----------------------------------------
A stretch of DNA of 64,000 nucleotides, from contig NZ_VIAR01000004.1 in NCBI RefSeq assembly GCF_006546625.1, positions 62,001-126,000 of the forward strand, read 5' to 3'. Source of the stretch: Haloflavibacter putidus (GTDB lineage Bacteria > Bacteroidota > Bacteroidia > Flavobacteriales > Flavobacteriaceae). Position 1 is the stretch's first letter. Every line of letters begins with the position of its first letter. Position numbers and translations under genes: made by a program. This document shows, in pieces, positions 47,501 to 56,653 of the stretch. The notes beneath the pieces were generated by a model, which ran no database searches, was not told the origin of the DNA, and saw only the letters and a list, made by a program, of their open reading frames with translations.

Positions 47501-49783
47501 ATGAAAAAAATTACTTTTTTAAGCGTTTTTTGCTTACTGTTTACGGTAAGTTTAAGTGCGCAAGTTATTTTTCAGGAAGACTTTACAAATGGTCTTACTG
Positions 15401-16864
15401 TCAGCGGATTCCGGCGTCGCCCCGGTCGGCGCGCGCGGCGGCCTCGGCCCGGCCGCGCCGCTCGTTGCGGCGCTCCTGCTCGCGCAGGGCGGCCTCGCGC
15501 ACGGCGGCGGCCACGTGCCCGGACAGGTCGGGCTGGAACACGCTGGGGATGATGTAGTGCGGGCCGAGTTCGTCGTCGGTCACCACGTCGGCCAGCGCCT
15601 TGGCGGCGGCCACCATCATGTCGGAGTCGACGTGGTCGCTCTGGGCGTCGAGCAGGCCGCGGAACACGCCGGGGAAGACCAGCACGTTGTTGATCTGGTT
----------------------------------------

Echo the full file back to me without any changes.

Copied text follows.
A stretch of DNA of 64,000 nucleotides, from contig NZ_VIAR01000004.1 in NCBI RefSeq assembly GCF_006546625.1, positions 62,001-126,000 of the forward strand, read 5' to 3'. Source of the stretch: Haloflavibacter putidus (GTDB lineage Bacteria > Bacteroidota > Bacteroidia > Flavobacteriales > Flavobacteriaceae). Position 1 is the stretch's first letter. Every line of letters begins with the position of its first letter. Position numbers and translations under genes: made by a program. This document shows, in pieces, positions 47,501 to 56,653 of the stretch. The notes beneath the pieces were generated by a model, which ran no database searches, was not told the origin of the DNA, and saw only the letters and a list, made by a program, of their open reading frames with translations.

Positions 47501-49783
47501 ATGAAAAAAATTACTTTTTTAAGCGTTTTTTGCTTACTGTTTACGGTAAGTTTAAGTGCGCAAGTTATTTTTCAGGAAGACTTTACAAATGGTCTTACTG
Positions 15401-16864
15401 TCAGCGGATTCCGGCGTCGCCCCGGTCGGCGCGCGCGGCGGCCTCGGCCCGGCCGCGCCGCTCGTTGCGGCGCTCCTGCTCGCGCAGGGCGGCCTCGCGC
15501 ACGGCGGCGGCCACGTGCCCGGACAGGTCGGGCTGGAACACGCTGGGGATGATGTAGTGCGGGCCGAGTTCGTCGTCGGTCACCACGTCGGCCAGCGCCT
15601 TGGCGGCGGCCACCATCATGTCGGAGTCGACGTGGTCGCTCTGGGCGTCGAGCAGGCCGCGGAACACGCCGGGGAAGACCAGCACGTTGTTGATCTGGTT